United Nations hopeful of humanitarian pause in Aleppo fighting

Cheryl Sanders
August 8, 2016

The latest civilian deaths come as rebels press an assault meant to break a government siege of opposition-held Aleppo that began on July 17 and has raised fears of a humanitarian crisis. However, army officials reported that their forces were able to repel the attack and kill "hundreds of insurgents".

The Syrian Observatory for Human Rights, a Britain-based opposition monitor, said there were at least 40 air strikes on opposition areas, including on a camp for displaced people in Atareb, south-west of Aleppo.

Meanwhile, Syrian opposition factions have launched what they said was the "fourth stage" of their battle in Aleppo, with reports saying the factions might soon lift the siege of the rebel-controlled areas.

Photojournalist and Aleppo resident Karam Al Masri counted 27 strikes on the area since the morning, and three more barrel bombs dropped as he spoke to CNN in the early evening.

In Damascus, a visiting top Iranian lawmaker said the Syrian government and its allies seek to "liberate" tens of thousands of Aleppo's residents from the grip of what he called terrorist groups.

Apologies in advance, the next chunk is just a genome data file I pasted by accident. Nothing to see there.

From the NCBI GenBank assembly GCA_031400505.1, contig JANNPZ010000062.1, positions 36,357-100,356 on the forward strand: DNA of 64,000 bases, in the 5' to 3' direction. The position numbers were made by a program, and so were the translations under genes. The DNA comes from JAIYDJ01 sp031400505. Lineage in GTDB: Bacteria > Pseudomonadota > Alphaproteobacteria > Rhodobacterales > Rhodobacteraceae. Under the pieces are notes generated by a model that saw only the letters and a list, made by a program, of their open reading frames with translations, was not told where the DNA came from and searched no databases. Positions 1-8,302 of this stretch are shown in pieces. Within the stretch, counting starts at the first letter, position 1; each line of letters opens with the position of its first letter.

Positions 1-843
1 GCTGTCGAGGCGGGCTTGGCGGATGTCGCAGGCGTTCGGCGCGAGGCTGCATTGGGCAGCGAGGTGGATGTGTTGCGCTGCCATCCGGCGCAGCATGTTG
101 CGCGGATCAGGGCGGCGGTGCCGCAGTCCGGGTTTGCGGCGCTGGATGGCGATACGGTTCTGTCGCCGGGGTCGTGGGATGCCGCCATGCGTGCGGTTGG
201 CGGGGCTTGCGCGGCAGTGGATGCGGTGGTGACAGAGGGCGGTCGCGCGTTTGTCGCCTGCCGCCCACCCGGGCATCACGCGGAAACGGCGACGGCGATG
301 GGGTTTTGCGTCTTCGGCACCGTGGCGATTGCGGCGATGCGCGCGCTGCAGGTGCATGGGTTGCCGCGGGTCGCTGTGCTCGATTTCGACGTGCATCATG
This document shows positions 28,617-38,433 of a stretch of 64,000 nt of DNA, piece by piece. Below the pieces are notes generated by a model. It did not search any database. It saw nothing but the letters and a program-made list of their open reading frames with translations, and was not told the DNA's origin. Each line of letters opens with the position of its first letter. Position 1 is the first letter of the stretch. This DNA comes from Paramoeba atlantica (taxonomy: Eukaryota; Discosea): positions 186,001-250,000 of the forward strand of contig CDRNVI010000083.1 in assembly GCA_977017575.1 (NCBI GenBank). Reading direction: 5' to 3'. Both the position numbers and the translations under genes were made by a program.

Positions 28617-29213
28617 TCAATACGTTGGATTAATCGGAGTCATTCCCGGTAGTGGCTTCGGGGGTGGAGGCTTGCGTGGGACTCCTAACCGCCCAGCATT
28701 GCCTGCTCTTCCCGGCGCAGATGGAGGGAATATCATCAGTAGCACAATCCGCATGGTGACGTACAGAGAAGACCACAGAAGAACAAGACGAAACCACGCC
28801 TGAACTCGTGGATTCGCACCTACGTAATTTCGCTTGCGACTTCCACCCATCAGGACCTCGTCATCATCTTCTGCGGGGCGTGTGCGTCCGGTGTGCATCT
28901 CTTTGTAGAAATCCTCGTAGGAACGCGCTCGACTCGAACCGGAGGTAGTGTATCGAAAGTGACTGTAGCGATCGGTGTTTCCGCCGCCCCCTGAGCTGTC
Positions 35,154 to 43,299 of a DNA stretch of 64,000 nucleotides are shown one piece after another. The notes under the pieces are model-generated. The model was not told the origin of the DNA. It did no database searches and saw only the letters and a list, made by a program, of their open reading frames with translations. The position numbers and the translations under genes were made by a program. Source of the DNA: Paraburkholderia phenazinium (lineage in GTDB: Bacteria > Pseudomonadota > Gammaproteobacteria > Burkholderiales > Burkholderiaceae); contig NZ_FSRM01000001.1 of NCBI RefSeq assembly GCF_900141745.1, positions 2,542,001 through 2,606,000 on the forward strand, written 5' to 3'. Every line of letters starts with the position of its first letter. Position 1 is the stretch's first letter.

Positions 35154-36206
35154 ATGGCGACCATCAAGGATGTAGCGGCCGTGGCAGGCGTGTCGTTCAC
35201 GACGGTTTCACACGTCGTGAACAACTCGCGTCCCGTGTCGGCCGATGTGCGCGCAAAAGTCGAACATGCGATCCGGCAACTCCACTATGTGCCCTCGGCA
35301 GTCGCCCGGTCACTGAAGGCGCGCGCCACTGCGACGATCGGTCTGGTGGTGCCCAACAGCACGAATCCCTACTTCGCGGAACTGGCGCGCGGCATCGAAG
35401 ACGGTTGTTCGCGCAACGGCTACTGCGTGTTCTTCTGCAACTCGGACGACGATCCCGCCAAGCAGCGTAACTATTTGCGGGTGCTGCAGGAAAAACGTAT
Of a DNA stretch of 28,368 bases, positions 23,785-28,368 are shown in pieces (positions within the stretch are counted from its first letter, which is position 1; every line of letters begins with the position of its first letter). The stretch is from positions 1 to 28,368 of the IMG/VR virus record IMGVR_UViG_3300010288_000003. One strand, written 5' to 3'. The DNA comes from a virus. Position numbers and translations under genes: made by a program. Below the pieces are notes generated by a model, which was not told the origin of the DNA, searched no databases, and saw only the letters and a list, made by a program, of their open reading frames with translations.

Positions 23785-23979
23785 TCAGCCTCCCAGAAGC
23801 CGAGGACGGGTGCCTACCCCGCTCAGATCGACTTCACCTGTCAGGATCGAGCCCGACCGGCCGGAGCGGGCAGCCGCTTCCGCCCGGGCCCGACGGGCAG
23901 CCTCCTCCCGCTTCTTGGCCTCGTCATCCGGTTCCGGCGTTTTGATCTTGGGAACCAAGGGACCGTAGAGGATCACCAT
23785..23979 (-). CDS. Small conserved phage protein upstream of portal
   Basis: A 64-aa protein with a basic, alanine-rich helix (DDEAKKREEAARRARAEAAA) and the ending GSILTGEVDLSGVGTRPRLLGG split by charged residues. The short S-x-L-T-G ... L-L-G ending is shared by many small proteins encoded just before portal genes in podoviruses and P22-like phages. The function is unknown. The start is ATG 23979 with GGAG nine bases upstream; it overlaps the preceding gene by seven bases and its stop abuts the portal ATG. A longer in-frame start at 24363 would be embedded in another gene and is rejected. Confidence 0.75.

The Russian military says Syrian militants have used a toxic agent against civilians in Aleppo, killing seven and sickening another 23 people.

It said that the strikes were mounted by unidentified aircraft overnight on the besieged opposition-held Eastern Aleppo.

But they have struggled to hold newly acquired territory in the face of heavy Russian air strikes, Abdel Rahman said.

The Observatory said 50 rebels and allied jihadists had been killed since the assault began, as well as dozens of regime troops.

"We are in intensive discussions with the Russian Federation and the government of Syria to ensure that the civilian population in Aleppo is protected and that standards of global humanitarian law are respected in any operation of humanitarian assistance", Ramzy said.


Syrian state media said on Tuesday that five people were killed and that eight others suffered injuries induced by suffocation after rebels fired rockets containing poison gases. "But if the rebels will not leave and prefer to fight on, he will want the people out so he can bomb the city at will without lots of civilian casualties", said Joshua Landis, a Syria expert at the University of Oklahoma.

A doctor from Idlib province told AFP on Wednesday that those affected had been treated and sent home. The United States and Russian Federation were in intensive discussions to "shore up" Syria's collapsed nationwide truce and their military experts were still trying to agree a cooperation plan "that would unlock the entire solution", Ramzy said.

Russian Federation denies a chemical attack took place.

Since then, more than a quarter of a million people have been killed and more than 10 million displaced across the war-battered country, according to United Nations figures.


Other reports by iNewsToday

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